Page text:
Invacare recall: Just right or too soft?

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Monday, September 30, 2002

YARMOUTH, Maine - Invacare, having recently settled a lawsuit related to burn injuries from a faulty power wheelchair and becoming the target of a scathing article in the Cleveland Plain Dealer regarding its recall efforts, is now facing a burning question: Did it do enough?

According to many HMEs, Elyria, Ohio-based Invacare has been quite responsive. In fact, maybe too aggressive at times.

"They are almost a pain in the butt about the recall process," said Doug Westerdahl, president of Monroe Wheelchair, Rochester, N.Y., half jokingly. "I get a lot of phone calls from them about this recall and others that they may have, like a recall for a bed. I hear about the initial recall, I get follow-ups, I get duplicate letters from them. In my opinion, they are doing all that they possibly can."

"They shipped us the list of every power-driven wheelchair we have ever sold," reported Roger Runkles a rehab provider with Roberts Home Medical, Germantown, Pa. "We have contacted folks and made the upgrades. I haven't had anyone who's come to us who has had a fire based on this situation."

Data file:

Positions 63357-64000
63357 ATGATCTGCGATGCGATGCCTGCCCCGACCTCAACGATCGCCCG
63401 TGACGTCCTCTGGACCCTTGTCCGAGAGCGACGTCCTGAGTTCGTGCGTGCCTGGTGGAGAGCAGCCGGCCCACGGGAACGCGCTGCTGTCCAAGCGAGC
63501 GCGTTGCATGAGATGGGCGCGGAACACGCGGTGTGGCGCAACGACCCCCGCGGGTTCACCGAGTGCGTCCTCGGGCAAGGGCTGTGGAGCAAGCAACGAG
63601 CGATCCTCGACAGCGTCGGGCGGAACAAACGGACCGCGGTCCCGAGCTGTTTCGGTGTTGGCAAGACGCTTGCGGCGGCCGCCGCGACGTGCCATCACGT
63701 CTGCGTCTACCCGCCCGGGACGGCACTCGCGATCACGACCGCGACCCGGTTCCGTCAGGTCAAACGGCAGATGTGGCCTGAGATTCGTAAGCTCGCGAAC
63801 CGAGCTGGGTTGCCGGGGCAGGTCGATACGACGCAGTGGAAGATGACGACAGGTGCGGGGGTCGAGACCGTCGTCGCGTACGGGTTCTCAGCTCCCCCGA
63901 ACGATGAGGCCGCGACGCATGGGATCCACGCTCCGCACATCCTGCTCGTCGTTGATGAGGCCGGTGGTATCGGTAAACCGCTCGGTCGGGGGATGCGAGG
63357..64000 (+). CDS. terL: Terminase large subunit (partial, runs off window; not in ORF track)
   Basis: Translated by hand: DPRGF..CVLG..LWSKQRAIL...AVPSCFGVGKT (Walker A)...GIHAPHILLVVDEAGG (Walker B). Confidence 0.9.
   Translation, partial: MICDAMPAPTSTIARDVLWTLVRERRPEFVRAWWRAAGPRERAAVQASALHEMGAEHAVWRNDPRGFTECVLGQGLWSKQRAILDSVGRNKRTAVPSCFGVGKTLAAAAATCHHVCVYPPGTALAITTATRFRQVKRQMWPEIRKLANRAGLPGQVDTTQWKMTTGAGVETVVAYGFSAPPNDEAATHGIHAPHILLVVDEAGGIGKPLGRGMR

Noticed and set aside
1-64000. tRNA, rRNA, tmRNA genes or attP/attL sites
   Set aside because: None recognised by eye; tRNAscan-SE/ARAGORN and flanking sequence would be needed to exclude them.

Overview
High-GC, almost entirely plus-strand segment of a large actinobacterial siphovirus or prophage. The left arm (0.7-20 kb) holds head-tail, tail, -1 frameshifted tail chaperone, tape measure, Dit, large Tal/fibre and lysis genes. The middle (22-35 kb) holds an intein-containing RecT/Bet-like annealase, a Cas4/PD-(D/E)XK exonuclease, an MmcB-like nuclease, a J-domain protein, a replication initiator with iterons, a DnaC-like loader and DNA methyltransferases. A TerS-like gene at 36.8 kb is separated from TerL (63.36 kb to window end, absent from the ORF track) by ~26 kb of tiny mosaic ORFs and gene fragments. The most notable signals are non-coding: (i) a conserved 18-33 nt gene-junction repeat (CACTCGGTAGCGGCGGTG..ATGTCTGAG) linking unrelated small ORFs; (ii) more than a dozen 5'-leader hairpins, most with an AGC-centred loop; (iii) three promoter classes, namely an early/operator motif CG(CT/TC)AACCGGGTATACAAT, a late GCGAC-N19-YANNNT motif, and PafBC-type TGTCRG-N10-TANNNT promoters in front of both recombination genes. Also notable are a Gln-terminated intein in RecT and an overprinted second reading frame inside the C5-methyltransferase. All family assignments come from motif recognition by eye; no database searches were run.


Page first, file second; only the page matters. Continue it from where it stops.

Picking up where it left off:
While Roberts has repaired an estimated 70 or 80 percent of the affected wheelchairs they have sold, Runkles noted that reaching all the wheelchair owners is a nearly impossible task because people move and provide no change of address. Also, as Westerdahl reported, a "gray market" exists in which people sell their used wheelchairs privately.

At least one person who thinks Invacare could have done more is Jeff Day, CEO of Abilene, Texas-based Freedom Fighters of Texas. "There are a lot of customers who have absolutely no idea of the problems. Nobody has contacted them," he said, acknowledging that he wouldn't get many calls from Invacare because he rarely sells their wheelchairs. "And it seems that some of the dealers don't want to deal with the repairs at all."

Day feels that more aggressive notification of the recall should have been pursued through media channels, such as public service announcements. Still, he understands that reaching the end users directly is difficult at best.

"The blame is not truly just on Invacare but on everybody involved," Day said. "It's just a really difficult situation. Manufacturers may need to consider requiring serial numbers from repair shops to order parts, so that they can track these products and immediately flag those that are affected by a recall." HME

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